Client
WallCabinet
KitchenStyle
FloorCabinet
Abstract level
Concrete level
Kitchen
ModernWallCabinet
AntiqueWallCabinet
ModernKStyle
ModernFloorCabinet
AntiqueKStyle
AntiqueFloorCabinet
Adapted from Software Design From Programming to
Architecture by Eric J. Braude (Wiley 2003), with
permission.
28
Design Goal At Work ? Correctness ?
We want to provide an interface to a design
pattern so that its functionality is clear and
separate.
Adapted from Software Design From Programming to
Architecture by Eric J. Braude (Wiley 2003), with
permission.
29
Key Concept ? Two Levels ?
Design patterns usually have an abstract level
and a non-abstract (concrete) level.
Adapted from Software Design From Programming to
Architecture by Eric J. Braude (Wiley 2003), with
permission.
30
Design Goal At Work ? Correctness ?
To use design patterns effectively, we
distinguish the roles involved.
Adapted from Software Design From Programming to
Architecture by Eric J. Braude (Wiley 2003), with
permission.
31
The Three Roles Involved in Design Pattern Usage
2. Client Role
1. Design Pattern Application
Interacts with the design pattern only through
its interface
Interface to the pattern (frequently abstract
possibly several classes)
DPClient
DPInterface
3. Setup Role

No limitations
Rest of the design pattern application
Rest of the Application





Adapted from Software Design From Programming to
Architecture by Eric J. Braude (Wiley 2003), with
permission.
32
Key Concept ? Three Roles ?
A part of a design either 1) applies a design
pattern, 2) is a client of the pattern
application, or 3) re/initializes these.
Adapted from Software Design From Programming to
Architecture by Eric J. Braude (Wiley 2003), with
permission.
33
Basic Idea of Delegation
… intermediaryFunction( … ) …
requiredFunction() …
… clientFunction( … ) … intermediaryFunction( …
) …
Client clientFunction()
intermediaryFunction()
?
replace
requiredFunction()
Adapted from Software Design From Programming to
Architecture by Eric J. Braude (Wiley 2003), with
permission.
34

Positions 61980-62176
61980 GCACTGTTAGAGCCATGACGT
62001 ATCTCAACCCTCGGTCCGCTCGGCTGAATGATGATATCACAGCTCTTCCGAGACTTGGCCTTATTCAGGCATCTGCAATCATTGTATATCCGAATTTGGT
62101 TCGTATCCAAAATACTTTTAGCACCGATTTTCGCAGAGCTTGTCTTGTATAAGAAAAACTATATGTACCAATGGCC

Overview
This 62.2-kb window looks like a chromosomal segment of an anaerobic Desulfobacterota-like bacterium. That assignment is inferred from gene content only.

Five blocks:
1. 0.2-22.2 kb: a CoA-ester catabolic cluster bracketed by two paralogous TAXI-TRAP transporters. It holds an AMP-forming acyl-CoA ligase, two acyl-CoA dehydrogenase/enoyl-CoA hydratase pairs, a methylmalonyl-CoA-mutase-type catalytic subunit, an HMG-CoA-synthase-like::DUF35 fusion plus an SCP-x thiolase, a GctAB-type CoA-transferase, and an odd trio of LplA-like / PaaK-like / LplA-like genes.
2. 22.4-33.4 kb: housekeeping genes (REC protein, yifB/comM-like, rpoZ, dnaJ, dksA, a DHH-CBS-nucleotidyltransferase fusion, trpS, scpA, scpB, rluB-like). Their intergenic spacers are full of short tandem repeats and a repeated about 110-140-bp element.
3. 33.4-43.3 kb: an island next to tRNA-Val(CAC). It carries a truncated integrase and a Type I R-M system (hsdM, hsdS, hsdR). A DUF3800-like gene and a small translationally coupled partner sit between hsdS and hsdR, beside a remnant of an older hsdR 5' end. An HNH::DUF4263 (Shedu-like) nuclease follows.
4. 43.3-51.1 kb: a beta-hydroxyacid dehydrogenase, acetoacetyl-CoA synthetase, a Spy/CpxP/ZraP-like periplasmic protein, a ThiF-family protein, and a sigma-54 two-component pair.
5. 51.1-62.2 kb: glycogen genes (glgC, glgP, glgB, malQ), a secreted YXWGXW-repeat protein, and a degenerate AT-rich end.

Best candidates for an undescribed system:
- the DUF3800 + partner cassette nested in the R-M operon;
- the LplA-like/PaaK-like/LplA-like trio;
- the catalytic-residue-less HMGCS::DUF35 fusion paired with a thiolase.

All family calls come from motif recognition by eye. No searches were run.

Basic Design Pattern Form 1 Delegation
… interfaceMethod( … ) … doerObject.doIt() …
Client
doerObject
DoerBase doIt()
DPInterface interfaceMethod()
ConcreteDoer1 doIt()
ConcreteDoer2 doIt()
. . .
Adapted from Software Design From Programming to
Architecture by Eric J. Braude (Wiley 2003), with
permission.
35
Basic Design Pattern Form 2 Recursion
RecursionBase doOperation()
Client
aggregate
NonrecursiveClass doOperation()
RecursiveClass doOperation()
void doOperation( … ) … aggregate …
Adapted from Software Design From Programming to
Architecture by Eric J. Braude (Wiley 2003), with
permission.
36
The Recursion Form Applied to an Organization
Chart
Employee printOrganization()
Client
supervisees
IndividualContributor printOrganization()
Supervisor printOrganization()
void printOrganization( … ) …
supervisees.printOrganization() …
Adapted from Software Design From Programming to
Architecture by Eric J. Braude (Wiley 2003), with
permission.
37
Key Concept ? Two Forms ?
A design patterns form is usually a delegation
of responsibility or a class that relates to
itself (recursive).
Adapted from Software Design From Programming to
Architecture by Eric J. Braude (Wiley 2003), with
permission.
38
Summary of This Chapter
  • Design Patterns are recurring designs satisfying
    recurring design purposes
  • Described by Static and Dynamic Viewpoints
  • Typically class models and sequence diagrams
    respectively
  • Use of a pattern application is a Client Role
  • Client interface carefully controlled
  • Setup, typically initialization, a separate
    role
  • Design patterns Forms usually Delegation or
    Recursion
  • Classified as Creational, Structural, or
    Behavioral

Adapted from Software Design From Programming to
Architecture by Eric J. Braude (Wiley 2003), with
permission.
39
Observer Design Pattern
Trigger
1..n
Observer update()
Source notify()
Initialize
ConcreteObserver observerState update()
ConcreteSubject state
Adapted from Software Design From Programming to
Architecture by Eric J. Braude (Wiley 2003), with
permission.